As you can read, the results of different breathalyzer test equipment can vary significantly depending on the age of the machinery and even the experience of the officer administering the test.  While the other details of this case will certainly surface as Smith goes to trial, the event serves as an ideal opportunity to reiterate what you should do if you’re pulled over for DUI regardless if this is your first DUI or third DUI in Georgia:

1.)  Take your DUI seriously

2.)  Hire an experienced DUI attorney

3.)  Don’t delay your DUI hearing

4.)  Don’t rely on advice of friends

5.)  Don’t base the hiring of an attorney on money alone

Of these tips, the most important is hiring an experienced DUI attorney to handle your case if you find yourself in this situation.  Visit my website to learn more about my experience as an Atlanta DUI, Georgia vehicular homicide, and commercial driving offense attorney.  You can also connect with me on Facebook and Twitter for more tips on defending your driver’s rights.    

Rates of Female DUI Increase throughout the Last Decade

A recent study published by The Century Council and the Traffic Injury Research Foundation shows that the number of females arrested for driving under the influence of alcohol has increased 36% over a decade. The report, which will be available in full later this month, states that while men are often seen as the primary offenders in drunk driving cases, the number of women involved has increased steadily since 1980 and was up 29% from 1997 to 2007. Researchers examining the phenomenon offer various explanations for this spike in female DUI statistics. One theory is that more women are drinking and then driving than in past years. Some researchers believe that the spike in women’s arrests is due to changes in the legal system including fewer male arrests and changes to the DUI law enforcement policy that bring more attention to women whose blood alcohol content levels are more affected by alcohol consumption. The study indicated,

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Designed to Fail? MR GA DUI Advises Against Submitting to Field Sobriety Tests

If you own a MR GA DUI koozie or read his blog, you’ve probably heard that he suggests not submitting to field sobriety tests when stopped by the police for driving under the influence. While experienced DUI attorney Mickey Roberts has been advising clients and Georgia drivers not to submit to field sobriety tests for years, an investigative reporter for Atlanta’s Channel 2 Action News, Richard Belcher, further solidified Robert’s advice in a recent news story. Belcher spoke with police officers, as well as Dr. Spurgeon Cole, a retired psychology professor from Clemson University, who has been studying field sobriety tests since the 1980s shortly after the tests were first instituted. Cole told the Channel 2 reporter that when these tests were designed, police incorrectly identified 47% of the drivers as intoxicated during trials. However,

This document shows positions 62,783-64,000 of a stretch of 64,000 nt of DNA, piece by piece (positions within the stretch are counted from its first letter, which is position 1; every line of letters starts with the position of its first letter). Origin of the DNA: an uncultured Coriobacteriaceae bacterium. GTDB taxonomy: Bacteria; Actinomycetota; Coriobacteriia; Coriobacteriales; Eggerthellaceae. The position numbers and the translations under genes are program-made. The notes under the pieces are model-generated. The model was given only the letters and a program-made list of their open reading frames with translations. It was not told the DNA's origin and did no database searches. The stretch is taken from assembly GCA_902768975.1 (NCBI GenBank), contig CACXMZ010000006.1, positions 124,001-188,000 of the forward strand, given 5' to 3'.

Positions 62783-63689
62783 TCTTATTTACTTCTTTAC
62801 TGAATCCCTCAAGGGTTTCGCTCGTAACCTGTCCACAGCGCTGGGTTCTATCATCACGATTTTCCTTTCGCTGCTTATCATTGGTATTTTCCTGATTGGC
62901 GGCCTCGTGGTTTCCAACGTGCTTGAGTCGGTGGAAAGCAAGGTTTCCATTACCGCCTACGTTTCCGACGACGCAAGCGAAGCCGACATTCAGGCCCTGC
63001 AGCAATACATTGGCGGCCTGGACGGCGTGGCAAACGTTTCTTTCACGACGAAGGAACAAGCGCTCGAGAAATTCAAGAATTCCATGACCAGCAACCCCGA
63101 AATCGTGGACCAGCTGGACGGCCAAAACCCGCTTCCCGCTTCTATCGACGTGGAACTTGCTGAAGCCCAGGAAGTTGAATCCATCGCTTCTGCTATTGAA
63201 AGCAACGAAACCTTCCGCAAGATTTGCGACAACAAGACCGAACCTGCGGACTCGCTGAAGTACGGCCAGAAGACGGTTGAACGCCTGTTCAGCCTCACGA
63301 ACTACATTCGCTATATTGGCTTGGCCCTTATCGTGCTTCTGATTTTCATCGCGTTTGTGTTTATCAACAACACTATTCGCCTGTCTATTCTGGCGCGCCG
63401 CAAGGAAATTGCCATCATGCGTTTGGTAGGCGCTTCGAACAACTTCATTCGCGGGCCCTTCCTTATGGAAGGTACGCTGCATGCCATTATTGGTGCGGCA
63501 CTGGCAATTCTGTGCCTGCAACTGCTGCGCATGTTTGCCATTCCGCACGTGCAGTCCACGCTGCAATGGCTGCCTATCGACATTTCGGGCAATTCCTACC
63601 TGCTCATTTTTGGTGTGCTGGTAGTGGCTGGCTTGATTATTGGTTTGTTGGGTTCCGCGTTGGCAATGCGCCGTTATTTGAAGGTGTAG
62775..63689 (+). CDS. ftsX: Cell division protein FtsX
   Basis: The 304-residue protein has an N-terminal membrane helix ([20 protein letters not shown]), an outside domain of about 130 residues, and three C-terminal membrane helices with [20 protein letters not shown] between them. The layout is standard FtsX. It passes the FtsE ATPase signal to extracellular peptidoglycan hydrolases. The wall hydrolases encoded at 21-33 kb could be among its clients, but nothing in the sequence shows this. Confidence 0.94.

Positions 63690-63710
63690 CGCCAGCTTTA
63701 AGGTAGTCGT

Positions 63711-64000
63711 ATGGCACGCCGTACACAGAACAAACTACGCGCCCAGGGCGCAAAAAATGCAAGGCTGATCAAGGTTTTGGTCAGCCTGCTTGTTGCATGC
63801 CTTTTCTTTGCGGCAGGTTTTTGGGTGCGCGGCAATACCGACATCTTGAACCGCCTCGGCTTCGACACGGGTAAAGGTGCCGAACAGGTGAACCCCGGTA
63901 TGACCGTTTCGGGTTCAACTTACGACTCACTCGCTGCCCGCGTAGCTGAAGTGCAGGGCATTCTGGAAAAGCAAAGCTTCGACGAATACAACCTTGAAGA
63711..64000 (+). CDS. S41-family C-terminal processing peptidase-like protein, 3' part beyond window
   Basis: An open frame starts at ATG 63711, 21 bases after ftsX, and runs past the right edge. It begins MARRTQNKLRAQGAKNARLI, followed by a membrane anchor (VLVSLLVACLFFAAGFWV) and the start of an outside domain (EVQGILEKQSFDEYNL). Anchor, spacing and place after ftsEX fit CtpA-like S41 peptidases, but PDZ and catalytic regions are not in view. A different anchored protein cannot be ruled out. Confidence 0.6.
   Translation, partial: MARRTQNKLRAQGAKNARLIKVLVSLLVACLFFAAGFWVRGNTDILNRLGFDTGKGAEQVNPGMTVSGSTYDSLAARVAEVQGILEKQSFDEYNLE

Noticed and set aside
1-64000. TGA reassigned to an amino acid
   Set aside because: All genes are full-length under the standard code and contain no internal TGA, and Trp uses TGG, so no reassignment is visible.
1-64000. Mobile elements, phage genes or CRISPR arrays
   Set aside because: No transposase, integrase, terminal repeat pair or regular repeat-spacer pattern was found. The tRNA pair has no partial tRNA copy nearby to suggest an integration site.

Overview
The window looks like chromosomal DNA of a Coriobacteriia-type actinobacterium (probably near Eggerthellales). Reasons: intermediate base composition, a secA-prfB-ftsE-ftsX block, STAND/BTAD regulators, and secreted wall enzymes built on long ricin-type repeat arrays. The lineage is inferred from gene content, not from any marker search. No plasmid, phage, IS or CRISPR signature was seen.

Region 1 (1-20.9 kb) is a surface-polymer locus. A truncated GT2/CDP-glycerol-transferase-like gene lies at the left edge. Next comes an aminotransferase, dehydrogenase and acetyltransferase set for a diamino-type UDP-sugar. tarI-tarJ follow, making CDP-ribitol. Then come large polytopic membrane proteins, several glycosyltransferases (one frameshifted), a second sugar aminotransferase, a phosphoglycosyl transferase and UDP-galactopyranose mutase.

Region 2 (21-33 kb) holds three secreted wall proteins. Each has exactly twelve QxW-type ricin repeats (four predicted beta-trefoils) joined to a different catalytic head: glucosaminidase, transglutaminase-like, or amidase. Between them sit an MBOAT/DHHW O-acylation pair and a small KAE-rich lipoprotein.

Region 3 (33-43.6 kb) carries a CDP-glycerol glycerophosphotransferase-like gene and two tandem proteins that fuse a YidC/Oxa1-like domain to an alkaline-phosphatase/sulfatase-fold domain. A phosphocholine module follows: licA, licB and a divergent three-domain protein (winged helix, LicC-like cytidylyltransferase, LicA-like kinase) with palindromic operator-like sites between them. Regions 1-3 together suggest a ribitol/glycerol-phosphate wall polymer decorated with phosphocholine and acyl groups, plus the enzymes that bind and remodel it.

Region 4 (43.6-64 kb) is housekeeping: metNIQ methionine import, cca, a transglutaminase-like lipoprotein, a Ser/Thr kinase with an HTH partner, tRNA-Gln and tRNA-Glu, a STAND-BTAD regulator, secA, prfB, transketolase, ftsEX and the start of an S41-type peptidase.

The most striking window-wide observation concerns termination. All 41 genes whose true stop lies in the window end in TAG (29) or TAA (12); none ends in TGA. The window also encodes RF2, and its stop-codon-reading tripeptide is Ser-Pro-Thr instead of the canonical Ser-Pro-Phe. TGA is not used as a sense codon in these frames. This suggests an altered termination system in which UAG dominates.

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4 Simple Rules Explained: Rule 2

mrgaduiRule 2 is: DON’T SUBMIT TO ANY ROADSIDE FIELD SOBRIETY TESTS Once the officer has asked you to step out of your car, he is going to then ask if you would mind doing some “field sobriety tests.” Sometimes the officer will phrase it this way: “Do you mind taking some roadside evaluations to make sure you are ok to drive?” My experience is that MOST people agree to take the roadside evaluations because they believe that by

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The above information is intended to help educate members of the Georgia motoring public as to their rights under the law and to assist presumptively innocent citizens in properly asserting those rights. Information within this site should not be misconstrued as legal advice.
arrested for driving under the influence